End the epidemic of domestic violence

On October 10, 2013, in Latest News, by The Somerville Times

mayor_webBy Joseph A. Curtatone

(The opinions and views expressed in the commentaries of The Somerville Times belong solely to the authors of those commentaries and  do not reflect the views or opinions of The Somerville Times, its staff  or publishers)

Last Wednesday I walked with members of our community in the Annual Candlelight Vigil in honor of Domestic Violence Awareness Month. It’s saddening that we must walk each year, but heartening to see people join us every year for the walk through Union Square. We walked to remember those who have lost their lives over the last year to domestic violence, and to stand up together, to send a message to every victim: You are not alone. You are never alone.

That goes for all of us, even those who are not victims of domestic violence, but may recognize that someone is suffering abuse, whether physical or emotional. None of us should be afraid to help our friends and loved ones when we suspect they may be in an abusive relationship. You are not alone either, because the support you need to help your loved ones is there.

We have seen encouraging trends in Massachusetts over the past few years, with the number of domestic violence deaths dropping significantly from a peak of 47 in 2007, according to data from Jane Doe Inc. But one death is one too many. Last year in Massachusetts, there were 14 cases of domestic violence that ended in murder. So far this year, there are 10. That’s far too many.

Last year’s National Census of Domestic Violence Services found on one day in Massachusetts that 1,752 victims received services from domestic violence programs. That’s 1,752 victims—in one day. Also on that one day, there were 443 unmet requests for services—including transportation, childcare and legal representation—that could not be provided because those domestic violence programs did not have the resources to offer these services. Eighty-six percent of the unmet requests were for housing, either emergency shelter or transitional housing.

We have to ensure that victims of domestic violence have the support they need immediately, and that domestic violence programs have the resources they need to provide that support. In Somerville, our Police Department has a domestic violence advocate for a special unit dedicated to domestic violence. Our Somerville Women’s Commission, which organizes the Annual Candlelight Vigil each year, focuses on ending violence and empowering women. We’re so fortunate to have advocates and support from local organizations like RESPOND Inc., which has a 24-hour hotline at 617-623-5900 and offers individual counseling and support groups, assistance to victims needing necessities such as food and clothing, legal support for victims and so much more.

But we’ll never end this devastating crime, still at epidemic levels, until we change our culture. We need to go to the root of the problem. We need to educate our kids. We need to support families. We need to end abuse of drugs and alcohol, which is closely linked to domestic violence. And we must ingrain in each and every person one fundamental truth: Violence is never the choice.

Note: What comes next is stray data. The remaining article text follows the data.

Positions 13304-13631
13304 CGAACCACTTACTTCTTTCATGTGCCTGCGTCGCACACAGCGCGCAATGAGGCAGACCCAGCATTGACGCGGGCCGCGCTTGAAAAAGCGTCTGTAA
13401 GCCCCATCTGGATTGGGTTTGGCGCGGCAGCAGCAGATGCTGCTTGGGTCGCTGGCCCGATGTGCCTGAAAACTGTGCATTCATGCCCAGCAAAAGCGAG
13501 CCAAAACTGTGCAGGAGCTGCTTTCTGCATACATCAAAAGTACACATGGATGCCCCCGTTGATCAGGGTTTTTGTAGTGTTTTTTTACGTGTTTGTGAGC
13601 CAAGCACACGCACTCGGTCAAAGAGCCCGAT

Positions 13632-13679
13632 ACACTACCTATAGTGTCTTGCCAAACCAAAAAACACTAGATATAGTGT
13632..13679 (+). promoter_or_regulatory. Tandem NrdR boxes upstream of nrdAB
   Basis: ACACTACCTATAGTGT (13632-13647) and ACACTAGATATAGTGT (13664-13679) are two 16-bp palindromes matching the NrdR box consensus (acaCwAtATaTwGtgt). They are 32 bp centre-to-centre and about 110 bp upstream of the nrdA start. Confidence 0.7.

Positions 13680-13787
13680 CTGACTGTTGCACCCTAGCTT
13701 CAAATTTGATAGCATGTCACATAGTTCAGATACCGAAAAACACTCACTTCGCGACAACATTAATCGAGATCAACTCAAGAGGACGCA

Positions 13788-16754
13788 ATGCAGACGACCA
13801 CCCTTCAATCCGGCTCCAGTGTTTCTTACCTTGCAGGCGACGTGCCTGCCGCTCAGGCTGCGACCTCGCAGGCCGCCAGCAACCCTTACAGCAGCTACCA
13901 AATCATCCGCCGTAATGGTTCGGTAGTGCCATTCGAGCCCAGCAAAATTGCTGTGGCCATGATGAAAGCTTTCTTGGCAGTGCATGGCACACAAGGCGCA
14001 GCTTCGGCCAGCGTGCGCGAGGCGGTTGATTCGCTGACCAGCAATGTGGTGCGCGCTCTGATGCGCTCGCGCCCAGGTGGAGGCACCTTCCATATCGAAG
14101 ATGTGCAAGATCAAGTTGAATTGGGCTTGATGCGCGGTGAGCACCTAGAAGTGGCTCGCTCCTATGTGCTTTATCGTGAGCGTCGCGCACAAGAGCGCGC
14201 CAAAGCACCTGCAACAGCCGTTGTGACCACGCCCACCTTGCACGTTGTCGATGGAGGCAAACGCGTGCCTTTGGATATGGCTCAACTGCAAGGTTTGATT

Anyone can be a victim of domestic violence. It can happen between straight couples or gay couples, between family members of all ages and to people from all backgrounds. No one should feel ashamed or afraid to seek help.

But the statistics are clear: The vast majority of victims are women. Nearly all killers of both men and women are men. One in four women has experienced domestic violence in her lifetime. Too many suffer quietly through long-term abuse.

Men, it is up to us to stop this epidemic. It is up to us to teach our children and set the example for them. It is up to us to instill in our children, our friends and our families the message: Violence is never the choice.

One death is too many. One assault is too many. One home where a member is suffering abuse is too many. And too few receive help. Too few victims seek support from domestic violence programs. Too few perpetrators participate in intervention programs.

So we walked last Wednesday solemnly to remember those tragically lost but also to stand up today and then every day to say: You are not alone. You are never alone. Do not be silent. You should never fear to seek the help you need. We are here, and we stand together, with you and by you, until we end this epidemic.

For phone numbers, resources and information on domestic violence, please visit the Somerville Police Department’s webpage on domestic violence resources. Confidential assistance is available 24 hours a day by calling the state’s Safelink hotline at 1-877-785-2020 or RESPOND Inc. in Somerville at 617-623-5900. The Somerville Police Victim Advocate can be reached at 617-625-1600 ext. 7279.

 

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